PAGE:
good hand at writing and quick at tig
ures. Miss FLORENCE MORIARTY. 1,052
I'd aye.
STENOGRAPHER.— Young lady; thorough
ly competent, accurate and quick; on<»
year experience; excellent reference; sal
ary $": also office assistant. L. R. 2iltl
West 16th-st.
DOMESTIC SITUATIONS WANTED.
Situations Wanted — Male and Female —
Four lines (not exceeding; 24. words),
three Insertions. 15 cents; seven Inser
tions, 30 cents. Exceeding 24 words and
less than 40 words, three Insertions, 30
cents; seven Insertions. (0 cents.
Male.
BI'TLER and VALET.-- Colored; excellent
jMunr man; first class; three years' per
sonal references: city or country. H. 8..
Mrs. Collier's. 123 West 23<1-»t.
BI'TLKR. — Knglish: thoroughly experi
enced; first class references; city, coun
try. <°are C, 170 East 73d -st.
UI'TIjBR and COOK— French; man and
wife; $60. best references. UUI 12 Kast
42d-st.
BELLMAN, Ac. — Young colored man as
bellman, hallman or coatroom man at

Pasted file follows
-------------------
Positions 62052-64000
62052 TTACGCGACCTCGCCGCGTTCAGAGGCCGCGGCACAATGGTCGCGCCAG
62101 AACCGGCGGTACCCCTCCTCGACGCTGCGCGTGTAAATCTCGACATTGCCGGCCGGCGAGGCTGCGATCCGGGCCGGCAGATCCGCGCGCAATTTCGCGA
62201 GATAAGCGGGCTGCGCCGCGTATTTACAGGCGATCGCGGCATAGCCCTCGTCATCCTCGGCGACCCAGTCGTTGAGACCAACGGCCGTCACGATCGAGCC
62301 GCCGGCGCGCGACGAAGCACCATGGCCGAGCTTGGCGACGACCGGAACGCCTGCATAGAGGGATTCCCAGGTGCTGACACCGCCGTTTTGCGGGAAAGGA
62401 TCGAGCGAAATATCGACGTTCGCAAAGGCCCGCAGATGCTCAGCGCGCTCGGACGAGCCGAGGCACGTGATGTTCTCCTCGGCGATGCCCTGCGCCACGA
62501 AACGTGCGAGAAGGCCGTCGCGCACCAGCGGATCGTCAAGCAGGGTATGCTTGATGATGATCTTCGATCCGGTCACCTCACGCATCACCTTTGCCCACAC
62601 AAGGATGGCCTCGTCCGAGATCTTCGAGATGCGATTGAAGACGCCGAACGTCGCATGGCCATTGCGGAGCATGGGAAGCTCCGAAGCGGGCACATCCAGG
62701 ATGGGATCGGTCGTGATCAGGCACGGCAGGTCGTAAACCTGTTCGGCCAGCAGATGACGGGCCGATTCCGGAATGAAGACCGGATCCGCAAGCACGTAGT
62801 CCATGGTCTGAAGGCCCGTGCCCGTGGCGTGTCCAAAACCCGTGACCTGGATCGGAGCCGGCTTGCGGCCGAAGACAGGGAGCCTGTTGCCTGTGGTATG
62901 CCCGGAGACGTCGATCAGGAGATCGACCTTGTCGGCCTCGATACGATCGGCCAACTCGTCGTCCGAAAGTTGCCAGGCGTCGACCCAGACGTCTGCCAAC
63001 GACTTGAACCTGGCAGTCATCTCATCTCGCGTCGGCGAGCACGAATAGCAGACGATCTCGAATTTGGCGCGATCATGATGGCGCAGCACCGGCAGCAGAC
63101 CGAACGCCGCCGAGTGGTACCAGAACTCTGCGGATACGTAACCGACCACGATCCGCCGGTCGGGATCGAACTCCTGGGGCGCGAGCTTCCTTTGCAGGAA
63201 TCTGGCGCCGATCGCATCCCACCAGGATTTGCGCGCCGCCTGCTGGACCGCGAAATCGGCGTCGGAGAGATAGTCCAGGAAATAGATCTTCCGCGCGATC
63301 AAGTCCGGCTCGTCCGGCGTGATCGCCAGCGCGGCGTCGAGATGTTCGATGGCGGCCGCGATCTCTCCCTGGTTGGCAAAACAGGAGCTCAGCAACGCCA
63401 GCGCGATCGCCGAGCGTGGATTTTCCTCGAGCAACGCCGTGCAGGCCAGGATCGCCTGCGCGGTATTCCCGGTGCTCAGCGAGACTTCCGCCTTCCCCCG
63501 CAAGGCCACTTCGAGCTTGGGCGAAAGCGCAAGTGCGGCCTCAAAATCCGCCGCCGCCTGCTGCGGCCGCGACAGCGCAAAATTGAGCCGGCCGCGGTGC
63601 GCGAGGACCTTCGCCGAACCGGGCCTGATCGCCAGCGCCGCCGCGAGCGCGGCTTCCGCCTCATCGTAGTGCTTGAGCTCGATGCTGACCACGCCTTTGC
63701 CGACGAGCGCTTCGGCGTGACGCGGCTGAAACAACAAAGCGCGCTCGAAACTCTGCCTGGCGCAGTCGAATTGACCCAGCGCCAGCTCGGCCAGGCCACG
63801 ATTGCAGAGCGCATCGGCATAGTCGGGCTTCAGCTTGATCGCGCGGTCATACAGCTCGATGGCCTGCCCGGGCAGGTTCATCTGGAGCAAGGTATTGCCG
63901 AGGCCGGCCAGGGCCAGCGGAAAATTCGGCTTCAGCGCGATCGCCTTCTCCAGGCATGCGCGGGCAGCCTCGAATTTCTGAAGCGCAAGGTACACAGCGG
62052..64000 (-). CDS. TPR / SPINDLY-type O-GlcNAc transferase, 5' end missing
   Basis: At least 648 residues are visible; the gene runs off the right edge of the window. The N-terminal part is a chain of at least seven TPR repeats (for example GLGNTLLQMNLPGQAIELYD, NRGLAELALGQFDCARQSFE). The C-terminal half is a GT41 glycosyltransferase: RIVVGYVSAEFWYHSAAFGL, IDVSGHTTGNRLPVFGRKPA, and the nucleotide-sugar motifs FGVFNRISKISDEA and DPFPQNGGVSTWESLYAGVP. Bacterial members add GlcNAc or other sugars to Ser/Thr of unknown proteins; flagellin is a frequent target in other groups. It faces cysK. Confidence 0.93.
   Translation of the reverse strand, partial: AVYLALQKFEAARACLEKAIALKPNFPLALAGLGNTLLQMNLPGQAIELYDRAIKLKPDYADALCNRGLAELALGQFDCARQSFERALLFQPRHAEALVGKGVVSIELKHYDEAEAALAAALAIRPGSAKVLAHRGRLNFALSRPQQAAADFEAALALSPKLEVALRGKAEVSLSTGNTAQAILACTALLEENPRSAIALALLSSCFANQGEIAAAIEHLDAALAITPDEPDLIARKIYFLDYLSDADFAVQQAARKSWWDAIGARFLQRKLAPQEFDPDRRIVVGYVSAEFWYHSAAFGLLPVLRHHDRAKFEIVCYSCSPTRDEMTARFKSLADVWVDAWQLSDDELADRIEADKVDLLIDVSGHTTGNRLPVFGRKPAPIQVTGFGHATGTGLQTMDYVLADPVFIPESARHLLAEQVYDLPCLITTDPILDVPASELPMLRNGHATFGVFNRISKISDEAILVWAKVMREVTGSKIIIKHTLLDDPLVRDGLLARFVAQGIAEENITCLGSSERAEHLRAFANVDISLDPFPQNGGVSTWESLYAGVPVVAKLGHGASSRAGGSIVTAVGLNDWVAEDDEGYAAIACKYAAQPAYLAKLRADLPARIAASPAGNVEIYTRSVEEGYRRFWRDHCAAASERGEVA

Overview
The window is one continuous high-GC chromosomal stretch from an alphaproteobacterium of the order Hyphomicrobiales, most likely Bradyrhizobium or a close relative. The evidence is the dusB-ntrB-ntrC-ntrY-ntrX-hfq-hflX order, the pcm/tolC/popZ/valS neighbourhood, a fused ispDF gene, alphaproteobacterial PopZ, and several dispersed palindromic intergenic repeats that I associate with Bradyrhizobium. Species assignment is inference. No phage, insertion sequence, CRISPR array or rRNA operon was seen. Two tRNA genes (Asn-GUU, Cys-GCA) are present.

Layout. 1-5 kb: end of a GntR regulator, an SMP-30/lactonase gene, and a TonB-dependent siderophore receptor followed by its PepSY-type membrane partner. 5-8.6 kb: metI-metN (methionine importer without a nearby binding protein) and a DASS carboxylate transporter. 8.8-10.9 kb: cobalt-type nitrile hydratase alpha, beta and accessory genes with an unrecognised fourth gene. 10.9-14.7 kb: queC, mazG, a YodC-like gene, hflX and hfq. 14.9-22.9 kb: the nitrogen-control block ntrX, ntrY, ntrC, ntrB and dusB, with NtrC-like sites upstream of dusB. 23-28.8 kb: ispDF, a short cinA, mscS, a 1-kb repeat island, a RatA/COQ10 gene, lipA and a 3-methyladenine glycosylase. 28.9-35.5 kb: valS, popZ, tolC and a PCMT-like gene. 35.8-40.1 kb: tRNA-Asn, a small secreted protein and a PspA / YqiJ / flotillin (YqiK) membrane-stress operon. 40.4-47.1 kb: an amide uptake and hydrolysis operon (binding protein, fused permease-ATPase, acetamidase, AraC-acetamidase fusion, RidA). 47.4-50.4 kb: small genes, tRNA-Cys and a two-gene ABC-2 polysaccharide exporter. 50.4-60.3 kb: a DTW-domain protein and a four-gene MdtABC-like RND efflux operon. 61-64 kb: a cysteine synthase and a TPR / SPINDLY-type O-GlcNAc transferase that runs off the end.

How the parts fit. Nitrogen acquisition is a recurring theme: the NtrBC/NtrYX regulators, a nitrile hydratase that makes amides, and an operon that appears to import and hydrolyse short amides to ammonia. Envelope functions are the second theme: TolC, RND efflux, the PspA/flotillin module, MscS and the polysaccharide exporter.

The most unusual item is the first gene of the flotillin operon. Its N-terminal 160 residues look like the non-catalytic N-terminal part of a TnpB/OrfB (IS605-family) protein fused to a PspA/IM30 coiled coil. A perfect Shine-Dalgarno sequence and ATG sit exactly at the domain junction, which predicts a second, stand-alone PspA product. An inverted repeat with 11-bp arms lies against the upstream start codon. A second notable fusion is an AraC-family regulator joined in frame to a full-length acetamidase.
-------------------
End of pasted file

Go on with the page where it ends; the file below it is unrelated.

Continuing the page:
»prlng or summer resort. JAM)
HEKHRRT. 4:U4 Waverley-ave.. lirooklyn,
no agencies.
COOK, &c. — By colored man; a place with
bachelor; city or country: understands
cooking and valeting: personal references;
wages ?.M>. Apply 107 West 134th-»t.
i 'CM iK— Japanese, first claaa; In private
family; with best rrfrrencei. X YO>H
IDA. !04 Sand-st . Brooklyn.
COOK. — Japanese, experienced. In private,
family: cltv or country: best recommen
dation. X., 164 Sands-st.. Brooklyn.
CARETAKER.— A reliable, clean and
trustworthy family of two. no children,
would like to take care of house, whll»
faintly Is abroad or In country during sum
mer. highest references. U. C, MULLER.
1.141 Kulto»-s,\_
, .DOMESTIC. SITUATIONS. WANTED.
Situations 'Wanted — Male and rental*—
Four Mnea (not exceeding; 24 words),
three Insertions, II cents; seven Insertion*.
SO cents. ExceetUag 24 wor£s and lew than
40 words, three Insertions. 3U cents; seven
Insertions.' 6o cents.
Male.
\ CARETAKER . — Han and wtt. with su
perlative references as regards character,
trustworthiness and every essential, are I
ready to assume charge of residence. Ad- I
dress M. M'I*AUGHLIN. 212 West End-aye. I
CARETAKER. — A handy man to take car* (
of a house; best city references. Call 101 |
East 40th-»t.
CARETAKER— By respectable middle aged
man; sober and steady; twenty-ftve years
reference, all around. u*eful and handy.
M. A. MILKY. 4.415 3d-ave.. Th« Bronx.
COACHMAN and USEFUL. MAN.— or
country; Protestant; excellent reference, j